Recently, new methods for measuring and analyzing ERP brain wave data are required since the continued growth in such large and complex data collection in both brain research and medical science. In order to discover various patterns hidden in ERP data, it is necessary to pay attention to two types of peculiarities: temporal (time) and spatial (channel), from the potential and gradient standpoints. In this paper, we propose a novel approach of POM (peculiarity oriented mining) based multi-aspect ERP brain wave data analysis. We describe how to design cognitive experiments on investigating human computation mechanism with multiple difficulty levels for obtaining multi-ERP data, and how to analyze and visualize spatiotemporal peculiarities of such data. The experimental results show that all objectives we expect for the approach are achievable.
Although Subsequence Time Series (STS) clustering has been one of the most popular techniques to extract typical subsequence patterns from time-series data, previous studies have gave surprising reports that cluster centers obtained using STS clustering closely resemble ``sine waves'' with little relation to input time-series data. This means that STS clustering cannot be used for its original purpose, extraction of typical subsequences. Despite this serious fact, its mathematical structure has seldom been studied. The main contribution of this paper is that we give a theoretical analysis of STS clustering from a frequency-analysis viewpoint and identify that sine waves are generated due to the superposition of time series subsequences, which have the same spectra but different phases. Another contribution is that we propose a clustering algorithm, which uses a phase alignment preprocessing, to avoid sine-wave patterns.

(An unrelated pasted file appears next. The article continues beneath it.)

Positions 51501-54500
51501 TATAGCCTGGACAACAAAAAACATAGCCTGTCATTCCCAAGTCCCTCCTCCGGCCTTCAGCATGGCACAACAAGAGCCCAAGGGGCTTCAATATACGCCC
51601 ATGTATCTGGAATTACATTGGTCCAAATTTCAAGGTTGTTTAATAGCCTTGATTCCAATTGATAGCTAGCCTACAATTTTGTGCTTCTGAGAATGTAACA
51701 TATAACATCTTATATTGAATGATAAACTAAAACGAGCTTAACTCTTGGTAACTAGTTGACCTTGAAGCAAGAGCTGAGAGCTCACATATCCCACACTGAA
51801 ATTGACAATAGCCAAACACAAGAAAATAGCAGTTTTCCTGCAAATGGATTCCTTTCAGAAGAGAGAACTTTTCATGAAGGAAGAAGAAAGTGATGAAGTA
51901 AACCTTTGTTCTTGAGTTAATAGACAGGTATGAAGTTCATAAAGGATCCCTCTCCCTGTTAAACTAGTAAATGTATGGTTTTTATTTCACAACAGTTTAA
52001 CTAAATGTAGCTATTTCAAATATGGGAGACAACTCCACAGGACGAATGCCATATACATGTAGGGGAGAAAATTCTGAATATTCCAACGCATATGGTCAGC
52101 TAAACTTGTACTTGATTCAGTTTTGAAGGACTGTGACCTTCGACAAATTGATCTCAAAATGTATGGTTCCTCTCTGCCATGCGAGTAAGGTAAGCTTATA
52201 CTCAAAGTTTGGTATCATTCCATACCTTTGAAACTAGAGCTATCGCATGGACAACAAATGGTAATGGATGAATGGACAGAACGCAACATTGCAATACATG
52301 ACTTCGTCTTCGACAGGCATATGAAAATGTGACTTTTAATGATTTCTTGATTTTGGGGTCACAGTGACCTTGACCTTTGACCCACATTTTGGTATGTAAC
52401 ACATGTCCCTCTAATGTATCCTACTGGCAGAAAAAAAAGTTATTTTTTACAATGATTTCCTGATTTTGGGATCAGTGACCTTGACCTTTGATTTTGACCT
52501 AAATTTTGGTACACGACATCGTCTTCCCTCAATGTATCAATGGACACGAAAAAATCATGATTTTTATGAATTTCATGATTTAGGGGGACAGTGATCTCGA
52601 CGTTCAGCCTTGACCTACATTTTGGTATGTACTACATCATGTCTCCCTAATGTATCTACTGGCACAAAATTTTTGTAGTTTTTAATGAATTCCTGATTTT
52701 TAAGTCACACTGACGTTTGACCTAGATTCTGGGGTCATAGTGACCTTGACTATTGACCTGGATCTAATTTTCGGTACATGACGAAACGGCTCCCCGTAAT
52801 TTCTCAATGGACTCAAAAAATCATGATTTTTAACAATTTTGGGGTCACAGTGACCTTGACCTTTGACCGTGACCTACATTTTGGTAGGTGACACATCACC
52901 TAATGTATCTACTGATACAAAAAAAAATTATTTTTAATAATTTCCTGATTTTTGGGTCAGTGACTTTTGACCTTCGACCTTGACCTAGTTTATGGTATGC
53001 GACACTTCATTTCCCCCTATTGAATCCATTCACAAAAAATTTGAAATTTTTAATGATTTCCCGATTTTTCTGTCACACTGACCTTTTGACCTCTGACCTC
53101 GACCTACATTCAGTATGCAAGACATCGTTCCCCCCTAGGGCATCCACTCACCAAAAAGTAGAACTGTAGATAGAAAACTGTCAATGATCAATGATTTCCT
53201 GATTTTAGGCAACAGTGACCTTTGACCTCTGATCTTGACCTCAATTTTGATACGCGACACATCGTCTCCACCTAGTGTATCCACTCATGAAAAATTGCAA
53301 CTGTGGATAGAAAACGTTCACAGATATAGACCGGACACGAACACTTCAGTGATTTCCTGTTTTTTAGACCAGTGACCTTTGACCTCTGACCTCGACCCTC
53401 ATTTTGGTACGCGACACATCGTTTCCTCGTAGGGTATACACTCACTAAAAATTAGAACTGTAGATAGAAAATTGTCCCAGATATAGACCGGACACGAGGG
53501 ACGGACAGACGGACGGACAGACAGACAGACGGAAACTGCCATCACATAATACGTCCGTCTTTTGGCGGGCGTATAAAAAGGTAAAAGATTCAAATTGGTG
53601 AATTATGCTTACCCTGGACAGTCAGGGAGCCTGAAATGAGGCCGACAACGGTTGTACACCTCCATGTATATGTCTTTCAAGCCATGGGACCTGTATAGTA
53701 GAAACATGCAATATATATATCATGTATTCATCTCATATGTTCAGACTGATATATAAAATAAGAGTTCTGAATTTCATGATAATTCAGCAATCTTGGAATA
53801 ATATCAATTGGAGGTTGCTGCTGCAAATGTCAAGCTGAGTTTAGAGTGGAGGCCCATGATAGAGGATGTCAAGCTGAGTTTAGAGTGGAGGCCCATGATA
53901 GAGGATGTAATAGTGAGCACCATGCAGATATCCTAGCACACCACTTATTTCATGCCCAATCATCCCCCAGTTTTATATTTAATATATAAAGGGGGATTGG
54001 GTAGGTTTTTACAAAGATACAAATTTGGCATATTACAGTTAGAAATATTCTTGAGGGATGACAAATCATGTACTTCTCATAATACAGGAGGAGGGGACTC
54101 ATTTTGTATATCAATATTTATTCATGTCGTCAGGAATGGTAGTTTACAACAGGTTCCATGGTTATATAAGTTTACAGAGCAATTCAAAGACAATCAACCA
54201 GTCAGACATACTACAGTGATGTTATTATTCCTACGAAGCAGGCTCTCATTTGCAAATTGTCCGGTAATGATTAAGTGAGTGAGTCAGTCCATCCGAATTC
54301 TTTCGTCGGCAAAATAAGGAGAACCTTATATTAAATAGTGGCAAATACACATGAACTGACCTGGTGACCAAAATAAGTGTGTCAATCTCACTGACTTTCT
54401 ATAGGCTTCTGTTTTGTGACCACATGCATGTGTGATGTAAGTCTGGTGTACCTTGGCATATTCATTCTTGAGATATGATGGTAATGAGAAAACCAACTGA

This paper proposes a method for the unsupervised learning of lexicons from pairs of a spoken utterance and an object as its meaning under the condition that any priori linguistic knowledge other than acoustic models of Japanese phonemes is not used. The main problems are the word segmentation of spoken utterances and the learning of the phoneme sequences of the words. To obtain a lexicon, a statistical model, which represents the joint probability of an utterance and an object, is learned based on the minimum description length (MDL) principle. The model consists of three parts: a word list in which each word is represented by a phoneme sequence, a word-bigram model, and a word-meaning model. Through alternate learning processes of these parts, acoustically, grammatically, and semantically appropriate units of phoneme sequences that cover all utterances are acquired as words. Experimental results show that our model can acquire phoneme sequences of object words with about 83.6% accuracy.